It’s a problem many of us face: running out of money before payday. Especially for those of us who are paid monthly, may day can sometimes come well before pay day. Do you find yourself grappling a manic-depressive spending regime, from splashing out to skint? I used to – but have had some reasonable success in reducing this problem. Let me share three suggestions with you.
Know where your money goes
Keep track of your actual expenses as they happen. This is actually quite an easy task – there is little thought required, just a bit of discipline for five minutes at the end of every day. The easiest way is to set up a spreadsheet as I suggested in this post. Start on the first day you get paid.
The most useful element of recording is all the little expenses that add up. It’s hard to know how much you actually spend on the food shop when you’re always getting small amounts here and there as you need them. With a month of records, you’ll know if you need £25/week on groceries or £40/week.
Anticipate future expenses
You don’t have to be exact about this one – simple guesses will suffice. You might not know what exactly you’ll be doing in 3 weeks time, but you’ll probably be having a meal and a beer at a pub somewhere if this is something you typically do. If you normally spend £40 on a night out, just set aside £40 x 8 allowing for two nights out a week until next payday.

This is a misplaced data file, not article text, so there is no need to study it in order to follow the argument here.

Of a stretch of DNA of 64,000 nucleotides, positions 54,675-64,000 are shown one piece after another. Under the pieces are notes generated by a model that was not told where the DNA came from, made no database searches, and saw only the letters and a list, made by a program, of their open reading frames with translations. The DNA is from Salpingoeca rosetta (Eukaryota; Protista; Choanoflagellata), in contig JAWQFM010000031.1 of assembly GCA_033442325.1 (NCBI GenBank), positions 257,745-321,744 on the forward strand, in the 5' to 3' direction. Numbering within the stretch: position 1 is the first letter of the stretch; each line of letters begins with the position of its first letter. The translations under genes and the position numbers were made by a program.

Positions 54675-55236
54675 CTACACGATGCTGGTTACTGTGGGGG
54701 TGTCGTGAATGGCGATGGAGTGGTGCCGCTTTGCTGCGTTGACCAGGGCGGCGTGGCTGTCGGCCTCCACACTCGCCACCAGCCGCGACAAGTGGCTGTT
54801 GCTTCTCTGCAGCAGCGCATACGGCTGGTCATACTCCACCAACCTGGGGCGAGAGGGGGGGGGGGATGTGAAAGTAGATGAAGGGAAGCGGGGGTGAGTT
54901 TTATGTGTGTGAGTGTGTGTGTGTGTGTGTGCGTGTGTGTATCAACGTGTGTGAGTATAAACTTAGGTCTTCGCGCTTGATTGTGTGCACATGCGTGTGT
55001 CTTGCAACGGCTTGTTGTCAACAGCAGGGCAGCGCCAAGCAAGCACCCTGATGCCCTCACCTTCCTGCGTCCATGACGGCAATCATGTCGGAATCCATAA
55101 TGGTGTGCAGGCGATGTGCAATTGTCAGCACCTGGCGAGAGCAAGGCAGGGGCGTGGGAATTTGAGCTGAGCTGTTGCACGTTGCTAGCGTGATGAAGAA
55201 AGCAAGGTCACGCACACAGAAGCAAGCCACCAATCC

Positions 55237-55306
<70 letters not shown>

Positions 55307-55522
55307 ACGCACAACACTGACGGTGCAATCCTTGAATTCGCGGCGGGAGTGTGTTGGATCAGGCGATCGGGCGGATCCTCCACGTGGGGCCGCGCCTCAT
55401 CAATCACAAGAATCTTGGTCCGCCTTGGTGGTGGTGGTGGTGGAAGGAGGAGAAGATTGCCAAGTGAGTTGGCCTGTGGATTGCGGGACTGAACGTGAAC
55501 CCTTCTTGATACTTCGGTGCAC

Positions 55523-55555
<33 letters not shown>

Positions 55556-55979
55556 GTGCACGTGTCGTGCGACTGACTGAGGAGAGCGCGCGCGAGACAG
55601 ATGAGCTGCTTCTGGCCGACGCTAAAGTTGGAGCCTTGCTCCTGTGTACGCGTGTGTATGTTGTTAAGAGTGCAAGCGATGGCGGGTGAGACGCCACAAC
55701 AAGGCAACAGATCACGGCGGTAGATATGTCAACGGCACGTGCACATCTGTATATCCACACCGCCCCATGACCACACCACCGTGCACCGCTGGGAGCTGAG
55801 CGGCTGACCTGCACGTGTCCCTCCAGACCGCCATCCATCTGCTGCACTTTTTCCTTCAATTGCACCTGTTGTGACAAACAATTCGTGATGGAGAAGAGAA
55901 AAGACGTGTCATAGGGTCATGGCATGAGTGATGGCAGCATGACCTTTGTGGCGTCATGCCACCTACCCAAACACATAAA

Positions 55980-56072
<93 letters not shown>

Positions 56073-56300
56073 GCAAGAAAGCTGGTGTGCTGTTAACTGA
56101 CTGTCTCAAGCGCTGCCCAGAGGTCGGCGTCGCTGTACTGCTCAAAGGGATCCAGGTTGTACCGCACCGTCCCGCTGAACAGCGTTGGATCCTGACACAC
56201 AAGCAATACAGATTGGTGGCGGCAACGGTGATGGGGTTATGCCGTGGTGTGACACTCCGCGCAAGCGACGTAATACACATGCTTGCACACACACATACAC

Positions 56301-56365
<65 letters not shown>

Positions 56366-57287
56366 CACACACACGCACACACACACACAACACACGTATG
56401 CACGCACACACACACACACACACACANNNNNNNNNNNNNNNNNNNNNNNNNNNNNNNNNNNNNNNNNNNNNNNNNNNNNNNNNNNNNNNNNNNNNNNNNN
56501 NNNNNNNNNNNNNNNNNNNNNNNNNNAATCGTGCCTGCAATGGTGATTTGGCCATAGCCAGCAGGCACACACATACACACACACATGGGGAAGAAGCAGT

In an earlier post I introduced the envelope concept, which is a handy way to track anticipated expenses against actual expenses. Set up correctly, you can see how much is left in your envelope at any given day between now and the next pay day. This is advantageous, as it can help you slow down earlier if you’re overspending.
Keep a bit aside
‘Saving for a rainy day’. If you want to make sure you’ve got enough to cover big expenses – a new computer or an upcoming holiday – get into the habit of putting some aside on payday (not after). If this is hard for you, start off with smaller targets. You can use the envelope concept over a longer time frame to plan holiday expenses.
However, it is easy to be tempted to dip into these funds if you run out before month end. Firstly, know how much you can realistically save by keeping records of your expenses. Secondly, define – in writing if possible – the specific rules under which you can access these funds. If it’s a travel fund, state “only to book flights and hotels” so that you’ll have cash on hand for cheap flights and deals that might come up just before payday.
In conclusion, if you have a good idea of where your money actually goes, you’re setting yourself up to be in a much better position to plan ahead. Use a spreadsheet to anticipate your future expenses and try to predict what circumstance you’ll be in at month end. Finally, put a bit aside – and write out the rules by which you can access this money. This’ll help to keep you covered for the unexpected. Taking control of your personal finances isempowering!